Original Report

Breast Cancer Research and Treatment

, Volume 100, Issue 1, pp 121-126

First online:

Effects of Estrogen Receptor Expression and Histopathology on Annual Hazard Rates of Death from Breast Cancer

  • William F. AndersonAffiliated withDHHS/NIH/NCI/Division of Cancer Epidemiology and Genetics, Biostatistics Branch Email author 
  • , Bingshu E. ChenAffiliated withDHHS/NIH/NCI/Division of Cancer Epidemiology and Genetics, Biostatistics Branch
  • , Ismail JatoiAffiliated withDepartment of Surgery National Naval Medical Center and Uniformed Services, University of the Health Sciences
  • , Philip S. RosenbergAffiliated withDHHS/NIH/NCI/Division of Cancer Epidemiology and Genetics, Biostatistics Branch

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Abstract

Background

Breast cancer incidence rates vary according to estrogen receptor expression (ER) and histopathology. We hypothesized that annual mortality rates from breast cancer after initial diagnosis (hazard rates) might also vary by ER and histopathology.

Methods

We accessioned the National Cancer Institute’s Surveillance, Epidemiology, and End Results (SEER, 1992–2002) program to estimate hazard rates according to ER (positive and negative) and histopathology (duct, tubular, lobular, medullary, inflammatory, papillary, and mucinous types). We used spline functions to model hazard rates free of strongly parametric assumptions for ER negative and positive cases overall and by histopathology.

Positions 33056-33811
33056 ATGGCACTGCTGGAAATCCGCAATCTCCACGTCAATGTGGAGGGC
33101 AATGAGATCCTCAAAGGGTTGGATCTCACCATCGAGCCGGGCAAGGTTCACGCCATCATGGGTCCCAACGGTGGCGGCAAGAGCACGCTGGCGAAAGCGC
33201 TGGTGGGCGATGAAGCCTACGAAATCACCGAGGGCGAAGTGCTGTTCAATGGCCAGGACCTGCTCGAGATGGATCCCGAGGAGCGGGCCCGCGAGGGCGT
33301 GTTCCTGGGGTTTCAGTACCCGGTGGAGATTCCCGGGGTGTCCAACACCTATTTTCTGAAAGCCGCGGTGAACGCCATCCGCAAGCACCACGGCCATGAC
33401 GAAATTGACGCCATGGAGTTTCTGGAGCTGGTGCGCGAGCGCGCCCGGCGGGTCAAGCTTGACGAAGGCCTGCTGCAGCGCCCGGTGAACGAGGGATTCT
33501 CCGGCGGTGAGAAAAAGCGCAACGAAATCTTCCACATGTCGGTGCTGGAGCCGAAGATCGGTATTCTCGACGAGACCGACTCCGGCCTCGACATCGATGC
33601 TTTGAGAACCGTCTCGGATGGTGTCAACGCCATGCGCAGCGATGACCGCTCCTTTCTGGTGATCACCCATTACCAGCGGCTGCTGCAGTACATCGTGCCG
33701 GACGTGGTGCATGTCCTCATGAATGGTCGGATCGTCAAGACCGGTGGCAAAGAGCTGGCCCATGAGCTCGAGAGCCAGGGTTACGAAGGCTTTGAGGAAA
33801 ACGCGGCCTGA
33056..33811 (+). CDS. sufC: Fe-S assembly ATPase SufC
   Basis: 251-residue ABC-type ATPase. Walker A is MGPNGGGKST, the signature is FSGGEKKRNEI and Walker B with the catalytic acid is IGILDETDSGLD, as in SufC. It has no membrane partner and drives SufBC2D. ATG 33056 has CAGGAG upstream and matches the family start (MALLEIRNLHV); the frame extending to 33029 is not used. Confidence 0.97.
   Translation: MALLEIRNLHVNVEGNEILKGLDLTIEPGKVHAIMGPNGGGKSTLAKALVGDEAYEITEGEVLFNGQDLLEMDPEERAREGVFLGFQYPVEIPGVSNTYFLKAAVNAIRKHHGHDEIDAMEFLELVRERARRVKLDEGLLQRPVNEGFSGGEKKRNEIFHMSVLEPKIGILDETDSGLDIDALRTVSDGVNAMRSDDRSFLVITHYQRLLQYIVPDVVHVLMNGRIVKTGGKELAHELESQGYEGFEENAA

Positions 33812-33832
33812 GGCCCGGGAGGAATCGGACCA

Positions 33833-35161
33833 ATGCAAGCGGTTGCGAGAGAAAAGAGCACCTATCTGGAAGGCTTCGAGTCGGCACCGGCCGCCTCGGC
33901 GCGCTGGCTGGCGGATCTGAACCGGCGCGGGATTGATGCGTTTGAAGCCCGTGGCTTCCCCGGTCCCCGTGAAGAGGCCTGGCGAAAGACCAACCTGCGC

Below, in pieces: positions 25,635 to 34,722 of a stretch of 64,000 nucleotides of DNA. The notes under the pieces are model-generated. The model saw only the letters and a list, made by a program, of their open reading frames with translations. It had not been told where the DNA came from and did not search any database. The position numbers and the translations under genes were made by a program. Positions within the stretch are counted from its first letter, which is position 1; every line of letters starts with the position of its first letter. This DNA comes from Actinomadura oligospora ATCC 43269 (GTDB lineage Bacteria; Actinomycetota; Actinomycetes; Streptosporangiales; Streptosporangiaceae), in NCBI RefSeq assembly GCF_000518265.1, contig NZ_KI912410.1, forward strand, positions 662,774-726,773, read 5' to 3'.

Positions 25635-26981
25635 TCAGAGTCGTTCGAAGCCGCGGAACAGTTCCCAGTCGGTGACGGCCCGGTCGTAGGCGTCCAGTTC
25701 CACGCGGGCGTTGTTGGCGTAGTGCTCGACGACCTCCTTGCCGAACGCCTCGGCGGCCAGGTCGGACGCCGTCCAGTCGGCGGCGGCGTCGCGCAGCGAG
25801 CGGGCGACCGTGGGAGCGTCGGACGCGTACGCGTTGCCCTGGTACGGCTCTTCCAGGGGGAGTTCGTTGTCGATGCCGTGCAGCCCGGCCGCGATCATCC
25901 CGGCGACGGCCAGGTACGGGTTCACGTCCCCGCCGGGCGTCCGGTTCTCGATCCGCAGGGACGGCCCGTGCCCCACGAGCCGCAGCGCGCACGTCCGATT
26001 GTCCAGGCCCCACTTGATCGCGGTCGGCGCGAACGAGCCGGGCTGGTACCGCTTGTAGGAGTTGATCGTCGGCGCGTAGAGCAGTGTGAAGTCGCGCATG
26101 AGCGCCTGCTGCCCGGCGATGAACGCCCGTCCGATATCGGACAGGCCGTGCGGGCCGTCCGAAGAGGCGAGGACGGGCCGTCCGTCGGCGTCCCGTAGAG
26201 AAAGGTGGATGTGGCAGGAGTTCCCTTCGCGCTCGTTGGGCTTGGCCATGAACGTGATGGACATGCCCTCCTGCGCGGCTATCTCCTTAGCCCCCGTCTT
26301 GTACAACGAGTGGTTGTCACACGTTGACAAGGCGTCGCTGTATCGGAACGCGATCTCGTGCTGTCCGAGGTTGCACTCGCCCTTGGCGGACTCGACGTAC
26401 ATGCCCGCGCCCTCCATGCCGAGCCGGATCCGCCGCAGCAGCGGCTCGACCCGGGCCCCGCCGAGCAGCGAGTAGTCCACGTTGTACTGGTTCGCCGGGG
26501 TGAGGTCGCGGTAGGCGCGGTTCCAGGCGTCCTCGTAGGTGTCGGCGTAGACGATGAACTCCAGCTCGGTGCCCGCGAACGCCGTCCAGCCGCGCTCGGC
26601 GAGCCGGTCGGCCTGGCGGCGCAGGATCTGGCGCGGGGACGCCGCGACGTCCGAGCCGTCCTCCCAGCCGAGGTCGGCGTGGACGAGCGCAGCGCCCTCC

Results

Hazard rates for ER negative and ER positive cases were distinct and non-proportional. At 17 months, ER negative hazard rates peaked at 7.5% per year (95% CI, 7.3–7.8% per year) then declined, whereas ER positive hazard rates lacked a sharp early peak and were comparatively constant at 1.5–2% per year. Falling ER negative and constant ER positive hazard rates crossed at 7 years; after which, prognosis was better for ER negative cases. Among ER positive and negative cases, there were proportional and non-proportional hazards according to histopathologic type, but the two basic ER-associated patterns were maintained.

Conclusions

Hazard rates differed quantitatively and qualitatively according to ER and histopathology. These large-scale population-based results seem consistent with genomic studies, demonstrating two main classes of breast cancers with distinct prognoses according to ER expression.

Key words

Hazard function Hazard regression Survival analysis Non-proportional hazards Risk factors